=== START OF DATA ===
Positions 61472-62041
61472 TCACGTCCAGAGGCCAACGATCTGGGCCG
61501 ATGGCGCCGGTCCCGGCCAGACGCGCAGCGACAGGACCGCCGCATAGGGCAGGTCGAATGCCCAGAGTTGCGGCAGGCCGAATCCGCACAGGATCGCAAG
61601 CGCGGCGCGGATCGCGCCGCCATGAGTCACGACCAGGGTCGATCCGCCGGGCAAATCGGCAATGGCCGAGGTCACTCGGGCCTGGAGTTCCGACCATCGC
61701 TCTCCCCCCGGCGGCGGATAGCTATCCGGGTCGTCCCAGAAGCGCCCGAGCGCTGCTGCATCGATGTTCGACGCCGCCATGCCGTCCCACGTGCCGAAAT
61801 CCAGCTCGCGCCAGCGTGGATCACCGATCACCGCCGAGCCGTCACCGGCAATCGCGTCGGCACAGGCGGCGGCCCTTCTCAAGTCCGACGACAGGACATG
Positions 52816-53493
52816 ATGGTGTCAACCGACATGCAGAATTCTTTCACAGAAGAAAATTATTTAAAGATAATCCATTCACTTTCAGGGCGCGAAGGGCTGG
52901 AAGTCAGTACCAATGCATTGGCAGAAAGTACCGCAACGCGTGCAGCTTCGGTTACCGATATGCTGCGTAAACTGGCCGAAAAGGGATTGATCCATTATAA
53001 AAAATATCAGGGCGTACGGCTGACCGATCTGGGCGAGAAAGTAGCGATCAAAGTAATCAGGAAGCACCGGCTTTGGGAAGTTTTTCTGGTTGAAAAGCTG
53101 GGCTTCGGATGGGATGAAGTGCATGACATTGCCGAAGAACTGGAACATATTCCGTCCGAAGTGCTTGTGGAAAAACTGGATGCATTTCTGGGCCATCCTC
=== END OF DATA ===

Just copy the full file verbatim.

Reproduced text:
Positions 61472-62041
61472 TCACGTCCAGAGGCCAACGATCTGGGCCG
61501 ATGGCGCCGGTCCCGGCCAGACGCGCAGCGACAGGACCGCCGCATAGGGCAGGTCGAATGCCCAGAGTTGCGGCAGGCCGAATCCGCACAGGATCGCAAG
61601 CGCGGCGCGGATCGCGCCGCCATGAGTCACGACCAGGGTCGATCCGCCGGGCAAATCGGCAATGGCCGAGGTCACTCGGGCCTGGAGTTCCGACCATCGC
61701 TCTCCCCCCGGCGGCGGATAGCTATCCGGGTCGTCCCAGAAGCGCCCGAGCGCTGCTGCATCGATGTTCGACGCCGCCATGCCGTCCCACGTGCCGAAAT
61801 CCAGCTCGCGCCAGCGTGGATCACCGATCACCGCCGAGCCGTCACCGGCAATCGCGTCGGCACAGGCGGCGGCCCTTCTCAAGTCCGACGACAGGACATG
Positions 52816-53493
52816 ATGGTGTCAACCGACATGCAGAATTCTTTCACAGAAGAAAATTATTTAAAGATAATCCATTCACTTTCAGGGCGCGAAGGGCTGG
52901 AAGTCAGTACCAATGCATTGGCAGAAAGTACCGCAACGCGTGCAGCTTCGGTTACCGATATGCTGCGTAAACTGGCCGAAAAGGGATTGATCCATTATAA
53001 AAAATATCAGGGCGTACGGCTGACCGATCTGGGCGAGAAAGTAGCGATCAAAGTAATCAGGAAGCACCGGCTTTGGGAAGTTTTTCTGGTTGAAAAGCTG
53101 GGCTTCGGATGGGATGAAGTGCATGACATTGCCGAAGAACTGGAACATATTCCGTCCGAAGTGCTTGTGGAAAAACTGGATGCATTTCTGGGCCATCCTC